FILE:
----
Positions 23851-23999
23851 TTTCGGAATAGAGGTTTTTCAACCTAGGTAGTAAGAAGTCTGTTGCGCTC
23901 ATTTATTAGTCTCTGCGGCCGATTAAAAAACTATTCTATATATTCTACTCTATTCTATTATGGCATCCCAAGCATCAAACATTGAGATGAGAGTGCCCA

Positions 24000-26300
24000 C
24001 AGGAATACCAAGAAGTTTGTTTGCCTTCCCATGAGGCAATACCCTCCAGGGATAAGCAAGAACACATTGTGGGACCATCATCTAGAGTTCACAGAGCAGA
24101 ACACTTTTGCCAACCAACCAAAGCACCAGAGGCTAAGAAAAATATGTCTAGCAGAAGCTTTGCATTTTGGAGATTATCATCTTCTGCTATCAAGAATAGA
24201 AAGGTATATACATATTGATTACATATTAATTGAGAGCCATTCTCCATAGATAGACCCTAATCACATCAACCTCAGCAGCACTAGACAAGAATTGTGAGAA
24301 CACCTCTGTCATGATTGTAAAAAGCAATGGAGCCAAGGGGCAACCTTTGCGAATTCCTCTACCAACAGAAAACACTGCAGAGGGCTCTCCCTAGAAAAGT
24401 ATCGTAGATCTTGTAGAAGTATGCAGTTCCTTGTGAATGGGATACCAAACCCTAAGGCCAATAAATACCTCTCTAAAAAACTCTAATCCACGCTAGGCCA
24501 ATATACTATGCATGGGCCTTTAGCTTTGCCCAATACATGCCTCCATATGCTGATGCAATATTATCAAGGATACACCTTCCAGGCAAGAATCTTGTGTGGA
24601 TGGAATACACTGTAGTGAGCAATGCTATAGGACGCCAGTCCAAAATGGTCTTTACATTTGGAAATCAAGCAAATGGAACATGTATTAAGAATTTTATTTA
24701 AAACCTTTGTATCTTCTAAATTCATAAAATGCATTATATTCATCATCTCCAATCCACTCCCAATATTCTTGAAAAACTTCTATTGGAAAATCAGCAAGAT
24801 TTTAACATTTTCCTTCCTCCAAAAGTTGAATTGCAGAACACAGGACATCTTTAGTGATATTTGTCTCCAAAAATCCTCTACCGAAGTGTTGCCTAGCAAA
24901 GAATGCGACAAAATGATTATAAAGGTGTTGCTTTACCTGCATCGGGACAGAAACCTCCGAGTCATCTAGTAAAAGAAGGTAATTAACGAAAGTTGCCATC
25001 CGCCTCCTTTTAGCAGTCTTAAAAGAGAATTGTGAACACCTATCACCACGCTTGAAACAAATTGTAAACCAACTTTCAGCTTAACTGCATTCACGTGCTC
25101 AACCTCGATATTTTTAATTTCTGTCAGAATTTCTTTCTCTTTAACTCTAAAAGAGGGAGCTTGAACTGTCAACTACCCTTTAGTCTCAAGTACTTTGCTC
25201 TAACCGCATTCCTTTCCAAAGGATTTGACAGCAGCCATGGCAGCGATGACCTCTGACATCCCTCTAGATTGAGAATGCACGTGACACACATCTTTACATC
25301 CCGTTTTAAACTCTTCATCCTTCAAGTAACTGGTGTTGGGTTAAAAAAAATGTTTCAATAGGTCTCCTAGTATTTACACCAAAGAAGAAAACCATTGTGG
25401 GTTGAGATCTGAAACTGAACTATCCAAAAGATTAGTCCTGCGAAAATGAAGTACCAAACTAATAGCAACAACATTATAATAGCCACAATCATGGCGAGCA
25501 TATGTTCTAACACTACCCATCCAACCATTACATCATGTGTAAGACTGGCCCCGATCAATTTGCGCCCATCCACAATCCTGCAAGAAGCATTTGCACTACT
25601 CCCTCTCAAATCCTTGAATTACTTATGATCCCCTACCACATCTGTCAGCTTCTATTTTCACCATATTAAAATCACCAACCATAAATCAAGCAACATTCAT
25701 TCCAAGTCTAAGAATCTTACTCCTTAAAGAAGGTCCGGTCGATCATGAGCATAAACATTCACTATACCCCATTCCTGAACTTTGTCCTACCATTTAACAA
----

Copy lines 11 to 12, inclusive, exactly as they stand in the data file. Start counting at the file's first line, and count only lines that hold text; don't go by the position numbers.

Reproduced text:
24501 ATATACTATGCATGGGCCTTTAGCTTTGCCCAATACATGCCTCCATATGCTGATGCAATATTATCAAGGATACACCTTCCAGGCAAGAATCTTGTGTGGA
24601 TGGAATACACTGTAGTGAGCAATGCTATAGGACGCCAGTCCAAAATGGTCTTTACATTTGGAAATCAAGCAAATGGAACATGTATTAAGAATTTTATTTA